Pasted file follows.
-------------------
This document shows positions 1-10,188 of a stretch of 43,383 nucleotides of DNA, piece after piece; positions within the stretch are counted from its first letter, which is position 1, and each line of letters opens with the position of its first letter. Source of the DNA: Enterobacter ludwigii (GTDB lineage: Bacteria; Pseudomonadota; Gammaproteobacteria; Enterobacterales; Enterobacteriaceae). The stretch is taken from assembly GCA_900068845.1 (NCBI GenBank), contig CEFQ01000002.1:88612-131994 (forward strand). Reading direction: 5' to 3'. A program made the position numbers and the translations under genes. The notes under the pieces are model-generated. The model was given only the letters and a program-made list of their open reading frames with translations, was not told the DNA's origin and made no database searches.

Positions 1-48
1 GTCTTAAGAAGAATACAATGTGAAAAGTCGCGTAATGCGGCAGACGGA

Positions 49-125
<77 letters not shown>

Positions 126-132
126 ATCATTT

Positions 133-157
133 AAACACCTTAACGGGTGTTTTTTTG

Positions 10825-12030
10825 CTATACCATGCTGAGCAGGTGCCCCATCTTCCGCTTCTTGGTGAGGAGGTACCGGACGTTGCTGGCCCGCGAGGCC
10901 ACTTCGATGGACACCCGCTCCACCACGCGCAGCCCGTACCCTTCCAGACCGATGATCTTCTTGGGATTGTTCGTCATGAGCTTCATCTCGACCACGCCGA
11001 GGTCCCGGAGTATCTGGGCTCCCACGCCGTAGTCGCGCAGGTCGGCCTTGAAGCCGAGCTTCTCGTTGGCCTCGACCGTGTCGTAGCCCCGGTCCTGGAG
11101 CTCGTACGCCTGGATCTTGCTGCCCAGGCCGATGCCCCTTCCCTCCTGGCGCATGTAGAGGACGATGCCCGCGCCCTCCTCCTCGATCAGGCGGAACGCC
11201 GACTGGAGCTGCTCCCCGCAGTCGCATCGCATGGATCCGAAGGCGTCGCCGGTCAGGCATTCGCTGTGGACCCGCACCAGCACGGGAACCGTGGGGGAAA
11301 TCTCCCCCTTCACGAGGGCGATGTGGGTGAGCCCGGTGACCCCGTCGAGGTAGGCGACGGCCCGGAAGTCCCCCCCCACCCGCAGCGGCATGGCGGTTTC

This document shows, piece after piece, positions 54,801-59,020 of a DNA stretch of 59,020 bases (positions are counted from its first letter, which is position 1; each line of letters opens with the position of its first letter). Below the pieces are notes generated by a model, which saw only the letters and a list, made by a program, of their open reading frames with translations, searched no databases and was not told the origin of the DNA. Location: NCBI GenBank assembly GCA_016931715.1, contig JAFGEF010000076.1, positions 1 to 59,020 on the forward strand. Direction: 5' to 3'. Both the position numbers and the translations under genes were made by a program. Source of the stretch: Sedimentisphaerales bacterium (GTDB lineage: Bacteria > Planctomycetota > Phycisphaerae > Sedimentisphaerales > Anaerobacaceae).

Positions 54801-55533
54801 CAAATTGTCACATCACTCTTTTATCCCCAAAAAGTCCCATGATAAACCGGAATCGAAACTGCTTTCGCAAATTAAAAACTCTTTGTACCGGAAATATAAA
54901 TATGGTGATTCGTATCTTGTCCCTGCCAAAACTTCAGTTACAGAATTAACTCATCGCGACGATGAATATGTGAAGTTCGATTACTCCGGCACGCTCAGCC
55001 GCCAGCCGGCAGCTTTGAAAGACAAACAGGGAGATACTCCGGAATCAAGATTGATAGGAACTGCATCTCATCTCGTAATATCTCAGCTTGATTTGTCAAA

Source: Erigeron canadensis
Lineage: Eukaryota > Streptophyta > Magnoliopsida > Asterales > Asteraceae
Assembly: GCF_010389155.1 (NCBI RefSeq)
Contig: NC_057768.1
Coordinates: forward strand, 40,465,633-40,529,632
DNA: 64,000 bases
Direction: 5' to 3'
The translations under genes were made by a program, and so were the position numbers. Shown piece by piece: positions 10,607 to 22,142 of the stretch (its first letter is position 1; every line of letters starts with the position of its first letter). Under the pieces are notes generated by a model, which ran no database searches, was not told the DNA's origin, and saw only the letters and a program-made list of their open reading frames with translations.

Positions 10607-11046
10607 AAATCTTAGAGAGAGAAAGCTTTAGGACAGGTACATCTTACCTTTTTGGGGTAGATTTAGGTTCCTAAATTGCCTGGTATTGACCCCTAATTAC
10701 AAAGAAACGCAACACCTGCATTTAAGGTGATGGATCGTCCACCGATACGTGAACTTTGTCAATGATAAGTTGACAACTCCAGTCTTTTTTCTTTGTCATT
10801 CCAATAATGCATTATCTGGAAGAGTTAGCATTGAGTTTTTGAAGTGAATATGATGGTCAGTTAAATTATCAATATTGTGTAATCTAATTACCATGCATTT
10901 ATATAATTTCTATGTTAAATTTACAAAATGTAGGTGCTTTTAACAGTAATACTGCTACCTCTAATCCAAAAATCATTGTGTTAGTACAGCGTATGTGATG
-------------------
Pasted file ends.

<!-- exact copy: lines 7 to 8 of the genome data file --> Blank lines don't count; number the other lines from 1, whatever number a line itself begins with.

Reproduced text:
126 ATCATTT

Positions 133-157